Servants

Jason Cowley, reviews the balance of class forces in the Labour Party and the falling stars, Burnham, Balls, Cooper and the Milibands, noting that only two are still MPs. Fascinatingly he looks at the seeds of their hubris, their early sucess and probably hits the nail on the head when he says,

Parties in the end are machines for capturing power and there is a sort of life cycle, and you’ve got to be absolutely vigilant about renewing it. Blair and Brown thought they could renew the machine with very clever people, but with one or two exceptions they were – what is the word I’m searching for? – they were servants, they weren’t masters, they didn’t really have a vision of where they wanted to go.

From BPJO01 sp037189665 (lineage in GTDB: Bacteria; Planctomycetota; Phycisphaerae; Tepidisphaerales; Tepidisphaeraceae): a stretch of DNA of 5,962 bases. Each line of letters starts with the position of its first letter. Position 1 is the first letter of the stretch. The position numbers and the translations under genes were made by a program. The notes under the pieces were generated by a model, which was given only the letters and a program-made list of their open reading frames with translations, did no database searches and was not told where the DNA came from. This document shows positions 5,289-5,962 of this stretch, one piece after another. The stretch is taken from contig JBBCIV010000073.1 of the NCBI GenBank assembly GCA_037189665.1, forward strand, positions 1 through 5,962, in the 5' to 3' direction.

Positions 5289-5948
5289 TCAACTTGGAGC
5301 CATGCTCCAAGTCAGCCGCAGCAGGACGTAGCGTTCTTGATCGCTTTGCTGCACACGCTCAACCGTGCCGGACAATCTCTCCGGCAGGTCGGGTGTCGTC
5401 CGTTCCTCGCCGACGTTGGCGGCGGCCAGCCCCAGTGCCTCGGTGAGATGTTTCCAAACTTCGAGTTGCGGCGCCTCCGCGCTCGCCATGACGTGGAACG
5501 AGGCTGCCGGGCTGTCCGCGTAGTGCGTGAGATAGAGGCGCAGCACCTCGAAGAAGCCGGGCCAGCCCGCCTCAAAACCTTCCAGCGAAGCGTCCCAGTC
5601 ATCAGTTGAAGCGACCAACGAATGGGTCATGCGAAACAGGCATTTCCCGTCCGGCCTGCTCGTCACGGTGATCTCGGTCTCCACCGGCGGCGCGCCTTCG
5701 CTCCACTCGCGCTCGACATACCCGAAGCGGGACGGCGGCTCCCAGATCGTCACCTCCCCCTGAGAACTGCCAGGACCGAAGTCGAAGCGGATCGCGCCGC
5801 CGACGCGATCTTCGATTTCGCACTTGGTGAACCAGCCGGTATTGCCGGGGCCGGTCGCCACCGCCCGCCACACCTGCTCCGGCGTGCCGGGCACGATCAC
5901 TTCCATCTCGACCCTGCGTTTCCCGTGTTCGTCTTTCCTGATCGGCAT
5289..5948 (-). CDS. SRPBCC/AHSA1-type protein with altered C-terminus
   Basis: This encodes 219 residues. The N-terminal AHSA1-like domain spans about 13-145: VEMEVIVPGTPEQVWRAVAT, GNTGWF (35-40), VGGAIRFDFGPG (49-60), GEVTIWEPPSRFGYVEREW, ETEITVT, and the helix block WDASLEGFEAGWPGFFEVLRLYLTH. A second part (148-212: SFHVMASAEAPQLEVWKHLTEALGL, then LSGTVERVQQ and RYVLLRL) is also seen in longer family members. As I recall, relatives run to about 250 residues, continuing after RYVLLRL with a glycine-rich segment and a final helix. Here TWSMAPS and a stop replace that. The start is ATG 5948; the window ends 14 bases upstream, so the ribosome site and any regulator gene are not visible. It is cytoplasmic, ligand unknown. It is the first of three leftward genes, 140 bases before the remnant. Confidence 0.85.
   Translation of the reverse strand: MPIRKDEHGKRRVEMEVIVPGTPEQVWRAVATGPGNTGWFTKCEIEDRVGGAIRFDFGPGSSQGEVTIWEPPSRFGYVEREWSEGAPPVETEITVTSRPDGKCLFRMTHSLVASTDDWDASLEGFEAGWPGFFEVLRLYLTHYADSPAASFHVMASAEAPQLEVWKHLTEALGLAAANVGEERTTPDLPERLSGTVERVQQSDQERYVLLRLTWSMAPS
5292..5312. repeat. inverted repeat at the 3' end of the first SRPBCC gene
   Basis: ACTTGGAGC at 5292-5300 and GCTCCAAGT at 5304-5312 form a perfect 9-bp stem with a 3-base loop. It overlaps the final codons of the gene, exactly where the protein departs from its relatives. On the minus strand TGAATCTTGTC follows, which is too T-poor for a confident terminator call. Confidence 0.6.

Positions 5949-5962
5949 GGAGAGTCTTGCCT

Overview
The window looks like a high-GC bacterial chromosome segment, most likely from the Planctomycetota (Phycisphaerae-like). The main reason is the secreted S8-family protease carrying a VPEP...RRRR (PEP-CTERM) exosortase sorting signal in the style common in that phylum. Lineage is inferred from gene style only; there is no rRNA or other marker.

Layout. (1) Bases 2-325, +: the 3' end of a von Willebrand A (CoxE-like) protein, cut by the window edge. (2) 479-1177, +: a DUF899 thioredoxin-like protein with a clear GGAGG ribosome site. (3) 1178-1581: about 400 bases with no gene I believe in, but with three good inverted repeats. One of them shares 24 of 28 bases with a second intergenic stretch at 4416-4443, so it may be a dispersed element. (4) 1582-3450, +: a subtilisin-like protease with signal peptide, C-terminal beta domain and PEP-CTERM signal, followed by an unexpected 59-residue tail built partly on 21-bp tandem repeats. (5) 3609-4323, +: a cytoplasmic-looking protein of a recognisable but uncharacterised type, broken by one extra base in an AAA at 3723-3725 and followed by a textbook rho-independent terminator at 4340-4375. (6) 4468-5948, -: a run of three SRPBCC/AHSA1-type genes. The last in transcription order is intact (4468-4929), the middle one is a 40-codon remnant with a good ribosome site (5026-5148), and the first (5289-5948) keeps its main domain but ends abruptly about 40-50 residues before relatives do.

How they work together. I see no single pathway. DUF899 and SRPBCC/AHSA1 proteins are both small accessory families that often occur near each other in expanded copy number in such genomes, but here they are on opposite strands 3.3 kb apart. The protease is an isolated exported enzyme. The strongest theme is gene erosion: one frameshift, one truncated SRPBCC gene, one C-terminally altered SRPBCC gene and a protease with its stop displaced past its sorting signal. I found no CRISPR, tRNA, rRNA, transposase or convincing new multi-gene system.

Earlier in the article, he remarks on the internecine fighting between the Blairite and Brownite factions, but fails to identify the lack of political difference made this just a spat between careerists. I remember the shock amongst left wing friends when we discovered that Brown was not going to pursue a more social democratic agenda than Blair, in the words of one, “there was no plan”, and the fighting ensured that there were no successors. The quote above does however illustrate that a Party Leader needs a vision, they need to know what they want to do. The use of the word “servants” is probably devastatingly accurate.

Servants

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